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Influence of Education Sources on Osteoporosis Knowledge and Calcium Intake in Adult Women: A cross sectional Study
Osteoporosis prevention among women requires obtaining proper knowledge early in life about the disease, risk factors and treatments. This study compares specific education sources to osteoporosis knowledge and calcium intake. Online survey usinga convenience sampling was performed with women between ages 18 and 40. The survey measured osteoporosis knowledge, calcium consumption, and specific education source within categories of age, school classes, television, radio, newspaper, magazine, Internet, and in-person. Multiple regression analysis determined influential education sources for osteoporosis knowledge and calcium intakes. Osteoporosis knowledge was suboptimal (13.8 ± 3.3, as a score higher than 16 defined as “adequate”) and average daily calcium intake was 1315.1 ± 609.9 mg. Age and newspaper had greatest contribution towards osteoporosis knowledge, while Internet, school classes and radio were most influential resources on calcium intakes. Creating an osteoporosis education initiative utilizing these sources is imperative for increasing disease knowledge and preventive behavior among young women.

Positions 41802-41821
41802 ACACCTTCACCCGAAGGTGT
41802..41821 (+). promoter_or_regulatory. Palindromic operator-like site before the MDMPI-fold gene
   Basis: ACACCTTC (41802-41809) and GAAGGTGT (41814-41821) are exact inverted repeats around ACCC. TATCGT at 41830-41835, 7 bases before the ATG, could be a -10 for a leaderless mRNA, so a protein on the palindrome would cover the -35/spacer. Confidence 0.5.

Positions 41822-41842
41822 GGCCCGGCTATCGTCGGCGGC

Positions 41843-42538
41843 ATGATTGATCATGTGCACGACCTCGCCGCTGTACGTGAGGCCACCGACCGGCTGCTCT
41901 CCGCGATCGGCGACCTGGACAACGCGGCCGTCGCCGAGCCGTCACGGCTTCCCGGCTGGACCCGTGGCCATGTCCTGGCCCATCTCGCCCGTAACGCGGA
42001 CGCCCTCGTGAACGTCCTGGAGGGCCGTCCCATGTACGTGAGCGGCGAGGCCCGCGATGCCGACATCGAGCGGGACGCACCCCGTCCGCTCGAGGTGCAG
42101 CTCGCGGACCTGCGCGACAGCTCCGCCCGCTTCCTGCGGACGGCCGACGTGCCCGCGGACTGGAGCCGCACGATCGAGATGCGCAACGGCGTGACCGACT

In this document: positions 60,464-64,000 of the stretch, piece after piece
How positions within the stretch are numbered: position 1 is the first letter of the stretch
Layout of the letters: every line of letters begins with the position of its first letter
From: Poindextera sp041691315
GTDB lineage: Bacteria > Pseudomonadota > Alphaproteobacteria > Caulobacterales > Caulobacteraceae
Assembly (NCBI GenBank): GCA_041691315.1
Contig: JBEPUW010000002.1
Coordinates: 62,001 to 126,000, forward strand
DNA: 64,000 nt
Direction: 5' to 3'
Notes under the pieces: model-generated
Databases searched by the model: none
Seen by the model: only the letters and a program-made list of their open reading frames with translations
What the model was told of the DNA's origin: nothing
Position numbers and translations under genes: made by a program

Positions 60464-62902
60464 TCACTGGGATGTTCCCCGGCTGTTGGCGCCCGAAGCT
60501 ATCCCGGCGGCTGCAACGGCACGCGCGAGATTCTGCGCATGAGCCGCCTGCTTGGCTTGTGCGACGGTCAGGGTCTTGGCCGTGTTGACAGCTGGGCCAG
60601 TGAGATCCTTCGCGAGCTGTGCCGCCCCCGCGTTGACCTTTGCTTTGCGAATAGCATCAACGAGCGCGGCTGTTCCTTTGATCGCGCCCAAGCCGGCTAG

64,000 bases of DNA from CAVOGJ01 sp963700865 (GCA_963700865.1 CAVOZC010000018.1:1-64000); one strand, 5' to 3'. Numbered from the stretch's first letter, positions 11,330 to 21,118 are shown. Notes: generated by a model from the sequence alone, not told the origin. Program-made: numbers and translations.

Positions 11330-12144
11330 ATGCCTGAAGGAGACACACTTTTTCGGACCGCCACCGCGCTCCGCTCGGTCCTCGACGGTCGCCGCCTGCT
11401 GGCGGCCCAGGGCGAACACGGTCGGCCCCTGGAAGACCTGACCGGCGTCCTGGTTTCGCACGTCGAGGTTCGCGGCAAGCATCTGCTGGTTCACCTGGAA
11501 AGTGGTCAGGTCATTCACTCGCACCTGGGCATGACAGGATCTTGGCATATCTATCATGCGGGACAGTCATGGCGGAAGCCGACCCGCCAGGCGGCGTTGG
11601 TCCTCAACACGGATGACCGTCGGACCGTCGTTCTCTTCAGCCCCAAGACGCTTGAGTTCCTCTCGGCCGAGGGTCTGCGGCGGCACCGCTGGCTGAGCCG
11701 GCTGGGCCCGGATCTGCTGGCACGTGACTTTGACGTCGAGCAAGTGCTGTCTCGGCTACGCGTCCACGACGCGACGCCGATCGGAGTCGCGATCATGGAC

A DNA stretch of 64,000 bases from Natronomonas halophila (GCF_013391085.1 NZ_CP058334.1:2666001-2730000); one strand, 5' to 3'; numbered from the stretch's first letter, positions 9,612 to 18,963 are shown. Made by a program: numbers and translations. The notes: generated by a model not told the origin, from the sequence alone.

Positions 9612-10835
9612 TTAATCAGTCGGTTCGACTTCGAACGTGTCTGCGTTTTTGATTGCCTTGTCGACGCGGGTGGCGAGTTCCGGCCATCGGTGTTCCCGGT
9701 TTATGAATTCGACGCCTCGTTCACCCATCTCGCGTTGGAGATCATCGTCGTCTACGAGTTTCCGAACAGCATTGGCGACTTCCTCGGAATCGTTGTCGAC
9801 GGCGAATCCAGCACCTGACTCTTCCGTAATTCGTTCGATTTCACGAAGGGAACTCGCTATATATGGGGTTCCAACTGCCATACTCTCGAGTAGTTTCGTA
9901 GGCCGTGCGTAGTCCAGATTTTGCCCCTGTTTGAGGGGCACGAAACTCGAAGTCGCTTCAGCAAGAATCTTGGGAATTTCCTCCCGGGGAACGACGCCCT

Osteoporosis is a silent epidemic among postmenopausal women and the elderly worldwide.1, 2 The Surgeon General identified 10 million Americans over the age of 50 with osteoporosis, 34 million at risk, and predicted half of women over the age of 50 will have an osteoporotic fracture in their lifetime.3 Reduced bone density can be the result of inadequate growth and/or excessive loss of bone tissue, all of which increase the likelihood of fracture.4 To ensure a slow rate of bone tissue deterioration after age 30, maximum peak bone mass must be accumulated from childhood through early adulthood.5 Peak bone mass accumulation is the result of interactions between internal factors, including hereditary and hormonal, and external factors, including nutrition and physical activity.4 Physical activity, and in particular weight-bearing exercise, has demonstrated benefits before and after puberty in areas such as the hips, wrists, and legs.6, 7